If the film-listing chapter is entitled "Filmography" then perhaps this chapter is aptly entitled "Awardography."
Oscar - Certificate for Nomination for Award: Agnes Moorehead nominated for Academy Award of Merit, supporting actress in Hush, Hush, Sweet Charlotte, December 31, 1964.
The Film Daily: Filmdom's Famous Fibes of 1954. Agnes Moorehead, whose creative contributions to the screen's progress were foremost in 1954. December 27, 1954. (This year included Magnificent Obsession.)
Motion Picture Relief Fund Testimonial: "Recognition to Agnes Moorehead for unselfish services you contributed on behalf of your Motion Picture Relief Fund, May 31, 1943."
Box Office Blue Ribbon Awards: "Best Picture of the Month" September, 1944, to Agnes Moorehead in The Seventh Cross (MGM) with Spencer Tracy.
December, 1944, to Agnes Moorehead in Mrs. Parkington (MGM) with Greer Garson, Walter Pidgeon.
October, 1945, to Agnes Moorehead in Our Vines Have Tender Grapes (MGM) with Edward G. Robinson.
November, 1948, to Agnes Moorehead in Johnny Belinda (Warner Bros.) with Jane Wyman.
July, 1949, to Agnes Moorehead in The Stratton Story (MGM) with James Stewart.
July, 1960, to Agnes Moorehead in Pollyanna (Buena Vista) with Jane Wyman, Karl Malden.
April, 1966, to Agnes Moorehead in The Singing Nun (MGM) with Debbie Reynolds. Motion Picture Exhibitor International Laurel Award:
Agnes Moorehead Top 5 Supporting Performance 1965 Agnes Moorehead Top 5 Supporting Role 1966 Also 1951, 1952. Also 1954, 1955. Also 1956, 1957, 1958.
Hollywood Foreign Press Association: Golden Globe Award to Agnes Moorehead as Best Supporting Actress in 1964 in Hush, Hush, Sweet Charlotte.
New York Film Critics: Best performance by an actress in 1942 - to Agnes Moorehead in The Magnificent Ambersons.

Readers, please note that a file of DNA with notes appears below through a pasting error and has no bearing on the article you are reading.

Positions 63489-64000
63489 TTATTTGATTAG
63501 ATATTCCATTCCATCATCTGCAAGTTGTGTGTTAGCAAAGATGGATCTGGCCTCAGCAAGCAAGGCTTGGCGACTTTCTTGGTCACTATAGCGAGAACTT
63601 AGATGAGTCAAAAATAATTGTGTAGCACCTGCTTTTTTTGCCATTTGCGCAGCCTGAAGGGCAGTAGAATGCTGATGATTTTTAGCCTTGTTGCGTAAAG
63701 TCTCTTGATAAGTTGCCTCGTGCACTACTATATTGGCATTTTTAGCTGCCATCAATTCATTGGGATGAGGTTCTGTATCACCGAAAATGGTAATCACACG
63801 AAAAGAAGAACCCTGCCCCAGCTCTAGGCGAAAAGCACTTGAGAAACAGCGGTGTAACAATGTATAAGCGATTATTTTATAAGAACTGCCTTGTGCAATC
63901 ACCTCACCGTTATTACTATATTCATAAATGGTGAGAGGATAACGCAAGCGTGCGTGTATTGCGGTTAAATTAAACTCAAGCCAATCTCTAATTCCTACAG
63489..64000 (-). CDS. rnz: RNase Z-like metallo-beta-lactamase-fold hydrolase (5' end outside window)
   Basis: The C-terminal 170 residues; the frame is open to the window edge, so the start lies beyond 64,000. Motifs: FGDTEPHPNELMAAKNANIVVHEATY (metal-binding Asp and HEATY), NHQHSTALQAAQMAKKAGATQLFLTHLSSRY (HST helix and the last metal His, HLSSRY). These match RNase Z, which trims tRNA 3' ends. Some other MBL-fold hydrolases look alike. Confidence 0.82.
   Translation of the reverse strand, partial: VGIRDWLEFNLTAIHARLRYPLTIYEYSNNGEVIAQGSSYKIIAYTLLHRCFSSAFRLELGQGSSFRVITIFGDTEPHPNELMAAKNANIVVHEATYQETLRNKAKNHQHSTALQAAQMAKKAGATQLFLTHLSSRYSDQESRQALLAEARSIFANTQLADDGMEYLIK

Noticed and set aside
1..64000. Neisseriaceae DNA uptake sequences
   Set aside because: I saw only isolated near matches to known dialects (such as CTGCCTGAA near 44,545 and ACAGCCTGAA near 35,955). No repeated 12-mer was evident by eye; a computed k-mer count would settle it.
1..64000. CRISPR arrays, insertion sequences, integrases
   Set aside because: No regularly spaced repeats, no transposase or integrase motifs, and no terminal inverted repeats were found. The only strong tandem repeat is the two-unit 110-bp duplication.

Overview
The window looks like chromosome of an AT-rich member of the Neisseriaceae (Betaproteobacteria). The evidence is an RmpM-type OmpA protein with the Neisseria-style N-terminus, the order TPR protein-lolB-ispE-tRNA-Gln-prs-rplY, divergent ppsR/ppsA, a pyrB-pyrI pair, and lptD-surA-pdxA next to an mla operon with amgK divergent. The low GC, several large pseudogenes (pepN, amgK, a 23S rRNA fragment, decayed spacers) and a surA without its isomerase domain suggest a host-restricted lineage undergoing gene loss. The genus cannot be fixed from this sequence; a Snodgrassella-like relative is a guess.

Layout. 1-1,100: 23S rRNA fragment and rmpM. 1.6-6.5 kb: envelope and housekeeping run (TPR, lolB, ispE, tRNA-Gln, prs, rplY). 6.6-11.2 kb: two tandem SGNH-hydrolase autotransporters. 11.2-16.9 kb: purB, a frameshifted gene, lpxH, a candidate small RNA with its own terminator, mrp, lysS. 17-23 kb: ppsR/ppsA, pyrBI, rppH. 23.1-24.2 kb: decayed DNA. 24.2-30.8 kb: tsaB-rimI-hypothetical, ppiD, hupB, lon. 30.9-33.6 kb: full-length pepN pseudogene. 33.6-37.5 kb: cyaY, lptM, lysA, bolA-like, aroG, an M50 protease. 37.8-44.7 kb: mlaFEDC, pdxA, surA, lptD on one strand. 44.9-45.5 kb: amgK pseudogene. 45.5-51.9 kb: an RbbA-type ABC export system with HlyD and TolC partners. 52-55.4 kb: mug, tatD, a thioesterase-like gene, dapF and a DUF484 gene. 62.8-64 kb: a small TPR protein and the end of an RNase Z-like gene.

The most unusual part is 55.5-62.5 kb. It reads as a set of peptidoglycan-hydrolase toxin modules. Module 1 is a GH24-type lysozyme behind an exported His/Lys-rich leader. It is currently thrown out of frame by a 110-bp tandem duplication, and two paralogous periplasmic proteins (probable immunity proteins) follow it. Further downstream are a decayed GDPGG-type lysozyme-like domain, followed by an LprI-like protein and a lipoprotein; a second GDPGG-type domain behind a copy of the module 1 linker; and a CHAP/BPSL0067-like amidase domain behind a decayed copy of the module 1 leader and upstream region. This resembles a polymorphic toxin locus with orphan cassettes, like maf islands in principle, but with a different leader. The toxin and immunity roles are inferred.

National Academy of Teleuision Arts and Sciences: Certificate of nomination to Agnes Moorehead for the outstanding performance by an actress in supporting role in a comedy for her role in Bewitched, 19651966. Repeat 1966-1967, 1967-1968, 1968-1969.
To Agnes Moorehead for "Night of the Vicious Valentine" on Wild, Wild West, February 10, 1967, (received this and Bewitched nomination same year. Won Emmy for this one.)
1964 T. V. and Radio Mirror: Editor's Award to Agnes Moorehead for tragic and comic roles on television and radio.
Los Angeles Metropolitan District, California Federation of Women's Clubs' Tenth Anniversary Convention awarded Agnes Moorehead the television award for her performance in Bewitched, 1966.
Pacific Pioneer Broadcasters: Pioneer in Broadcasting Industry Award to Agnes Moorehead.
Golden Mike Award: Best performance in suspense radio in 1953 to Agnes Moorehead in Sorry, Wrong Number.
Distinguished Achievement Award: 1945-1946 to Agnes Moorehead for distinguished achievement during the radio season 1945-1946 as outstanding dramatic performer in Sorry, Wrong Number.
B'Nai B'rith's Human Relations Award: to Agnes Moorehead, 11 whose personal and dedicated commitment to enhancing individual dignity and respect, promoting better intergroup understanding, and securing equal rights and opportunities for all, have strengthened and enriched America's democratic heritage," Anti-Defamation League of B'Nai B'rith, December 4, 1966.
The U. S. Commander, Berlin: (Her Americanism beliefs made her so proud of this one!) Agnes Moorehead, having dwelt east of the Elbe and behind the Iron Curtain, having joined the Berlin garrison in the forefront of free world resistance to Communism and having indicated unyielding support for the cause of freedom in this divided city, is in recognition from this day forth hereby designated "A Guardian of Berlin's Freedom," May 4, 1968 (while reviewing GI plays tour).
"The Play's the Thing" "Because Agnes Moorehead generously gave of her time and herself, for the purpose of providing a fund with which to buy theater tickets for visitors from foreign countries, the Minnesota International Center has been able to host 107 persons from abroad at theatrical productions at the University of Minnesota, the Tyrone Guthrie Theater, Metropolitan Opera, The Stagecoach Playhouse, Theater in the Round, St. Paul Theater and other amateur theaters in metropolitan area.